Coatings are used in a wide range of applications and thus the global spread of the epidemic has had a significant impact on coatings manufacturers. Across the coatings industry, some segments have performed well while others have declined significantly. As the epidemic is profoundly affecting lifestyles in the post-epidemic era, the way paint companies operate is likely to change accordingly in the future.
Adapting to the new business environment
Paint manufacturers are constantly adapting to the new business environment, learning lessons and investing in new technologies to interact with customers in new ways.
In the face of a neo-coronary pneumonia outbreak or other infectious disease outbreak, epidemic preparedness is an important issue for companies in the post-epidemic era," said Michael McGarry, chairman and CEO of PPG Industries, Inc. "The lessons learned from the early days of the outbreak in China, through its impact and containment, to the resumption and reopening of production, have served as a foundation for preparedness in other regions.
The epidemic has made international shipping difficult and has taught the coatings industry the importance of a stable supply. "Security of supply is critical," Luc van Ravenstein, senior vice president of global coatings and energy at Elementis, said, "In addition to ensuring the safety of our employees, we also need to ensure that our customers' raw materials continue to be supplied." Elementis has 22 manufacturing sites in Europe, Asia and the Americas, many of which serve its coatings business.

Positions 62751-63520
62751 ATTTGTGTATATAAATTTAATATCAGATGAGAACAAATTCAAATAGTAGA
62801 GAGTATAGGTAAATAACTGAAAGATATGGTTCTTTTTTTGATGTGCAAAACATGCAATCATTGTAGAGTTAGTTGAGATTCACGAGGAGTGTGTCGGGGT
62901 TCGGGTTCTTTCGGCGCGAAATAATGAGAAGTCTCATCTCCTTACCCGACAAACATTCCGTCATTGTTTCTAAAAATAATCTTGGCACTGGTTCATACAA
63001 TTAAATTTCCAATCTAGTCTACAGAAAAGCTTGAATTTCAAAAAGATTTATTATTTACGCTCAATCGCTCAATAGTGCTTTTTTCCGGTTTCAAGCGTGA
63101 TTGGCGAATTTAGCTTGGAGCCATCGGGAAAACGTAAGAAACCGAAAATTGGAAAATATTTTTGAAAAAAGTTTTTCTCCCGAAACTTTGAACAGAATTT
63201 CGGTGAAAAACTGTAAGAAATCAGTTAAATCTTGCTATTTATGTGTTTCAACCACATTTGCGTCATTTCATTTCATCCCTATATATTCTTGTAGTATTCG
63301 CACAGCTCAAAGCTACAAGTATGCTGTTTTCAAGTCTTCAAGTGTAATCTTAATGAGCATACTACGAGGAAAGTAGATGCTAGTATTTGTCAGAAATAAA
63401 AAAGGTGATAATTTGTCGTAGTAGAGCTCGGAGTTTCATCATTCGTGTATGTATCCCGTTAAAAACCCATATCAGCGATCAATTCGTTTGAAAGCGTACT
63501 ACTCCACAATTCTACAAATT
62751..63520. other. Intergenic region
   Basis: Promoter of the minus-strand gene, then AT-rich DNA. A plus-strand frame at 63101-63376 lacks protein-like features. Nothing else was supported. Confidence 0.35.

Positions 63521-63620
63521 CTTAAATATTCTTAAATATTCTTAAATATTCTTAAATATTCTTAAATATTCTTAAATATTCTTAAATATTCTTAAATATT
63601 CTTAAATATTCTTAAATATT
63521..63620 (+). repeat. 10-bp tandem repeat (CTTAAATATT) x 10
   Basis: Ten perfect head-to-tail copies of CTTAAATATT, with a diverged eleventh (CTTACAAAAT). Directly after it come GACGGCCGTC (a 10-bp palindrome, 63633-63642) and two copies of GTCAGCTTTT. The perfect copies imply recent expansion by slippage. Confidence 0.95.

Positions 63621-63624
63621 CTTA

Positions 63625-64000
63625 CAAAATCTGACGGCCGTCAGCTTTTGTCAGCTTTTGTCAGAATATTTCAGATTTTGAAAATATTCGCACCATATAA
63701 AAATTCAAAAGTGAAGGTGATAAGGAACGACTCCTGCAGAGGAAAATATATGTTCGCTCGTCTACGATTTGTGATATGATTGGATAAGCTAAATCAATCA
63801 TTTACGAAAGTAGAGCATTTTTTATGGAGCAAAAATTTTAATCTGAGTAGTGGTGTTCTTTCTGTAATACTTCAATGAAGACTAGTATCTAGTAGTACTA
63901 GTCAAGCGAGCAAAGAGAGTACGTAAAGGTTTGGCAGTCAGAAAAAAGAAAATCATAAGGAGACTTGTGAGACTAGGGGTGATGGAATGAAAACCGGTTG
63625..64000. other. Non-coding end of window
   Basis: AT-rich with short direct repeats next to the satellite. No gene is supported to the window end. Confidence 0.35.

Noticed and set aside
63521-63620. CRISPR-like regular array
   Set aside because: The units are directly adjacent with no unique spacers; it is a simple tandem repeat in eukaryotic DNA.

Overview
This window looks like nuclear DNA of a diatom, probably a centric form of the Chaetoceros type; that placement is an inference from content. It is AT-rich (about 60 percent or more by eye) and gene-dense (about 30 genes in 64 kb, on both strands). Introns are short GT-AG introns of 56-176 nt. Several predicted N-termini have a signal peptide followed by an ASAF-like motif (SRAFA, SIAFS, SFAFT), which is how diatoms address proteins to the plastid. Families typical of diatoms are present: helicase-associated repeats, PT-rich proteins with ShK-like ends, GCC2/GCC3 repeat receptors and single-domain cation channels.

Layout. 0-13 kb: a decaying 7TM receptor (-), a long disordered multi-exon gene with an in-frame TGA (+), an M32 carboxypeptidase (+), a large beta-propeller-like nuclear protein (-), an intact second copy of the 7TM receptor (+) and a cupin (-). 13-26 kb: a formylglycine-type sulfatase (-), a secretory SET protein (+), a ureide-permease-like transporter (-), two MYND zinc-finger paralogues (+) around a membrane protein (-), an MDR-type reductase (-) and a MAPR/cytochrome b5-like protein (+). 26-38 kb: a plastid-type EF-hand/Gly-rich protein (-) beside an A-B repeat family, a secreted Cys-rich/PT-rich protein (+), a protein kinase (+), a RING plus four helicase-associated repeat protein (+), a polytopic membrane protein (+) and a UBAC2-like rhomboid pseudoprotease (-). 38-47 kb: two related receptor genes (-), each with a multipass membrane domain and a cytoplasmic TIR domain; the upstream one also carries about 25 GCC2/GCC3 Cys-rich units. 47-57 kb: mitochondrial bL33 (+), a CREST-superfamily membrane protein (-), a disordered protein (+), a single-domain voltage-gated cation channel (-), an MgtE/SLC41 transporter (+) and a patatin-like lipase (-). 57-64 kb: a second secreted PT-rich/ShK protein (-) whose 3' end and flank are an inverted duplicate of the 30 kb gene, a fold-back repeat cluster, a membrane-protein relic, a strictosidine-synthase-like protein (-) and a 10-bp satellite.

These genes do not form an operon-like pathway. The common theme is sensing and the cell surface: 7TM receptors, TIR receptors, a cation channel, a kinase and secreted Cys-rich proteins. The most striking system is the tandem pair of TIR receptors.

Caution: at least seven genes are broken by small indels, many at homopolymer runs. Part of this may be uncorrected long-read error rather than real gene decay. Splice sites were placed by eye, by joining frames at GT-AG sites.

Online communication is also a new normal brought about by this outbreak. "Over the past few months, we have had more than 7,000 customers attend online seminars," van Ravenstein said, "and since the outbreak, we've had more customer interaction than ever before. It has changed the way we look at IT tools and e-commerce."
New needs lead to new products
Many of the new demands of the post-epidemic era will also bring new changes. According to Skekella of Dow's coatings business, the spread of the epidemic is indirectly supporting the use of new products for coatings that emit low volatile organic compounds (VOCs), as well as new products that take indoor VOCs emissions away, including microorganisms or viruses that are widespread in the air.
Sekella said, "Today, in the architectural coatings industry, we are interested not only in products that emit fewer VOCs themselves, but also products that take other VOCs out of the air." Dow is also concentrating on developing "coatings that are resistant to the cleaning process." In the post-epidemic era, frequent disinfection will become the norm. With the need for sanitation, coatings will be subjected to deeper and more frequent cleaning processes, making it even more valuable to improve their corrosion resistance.
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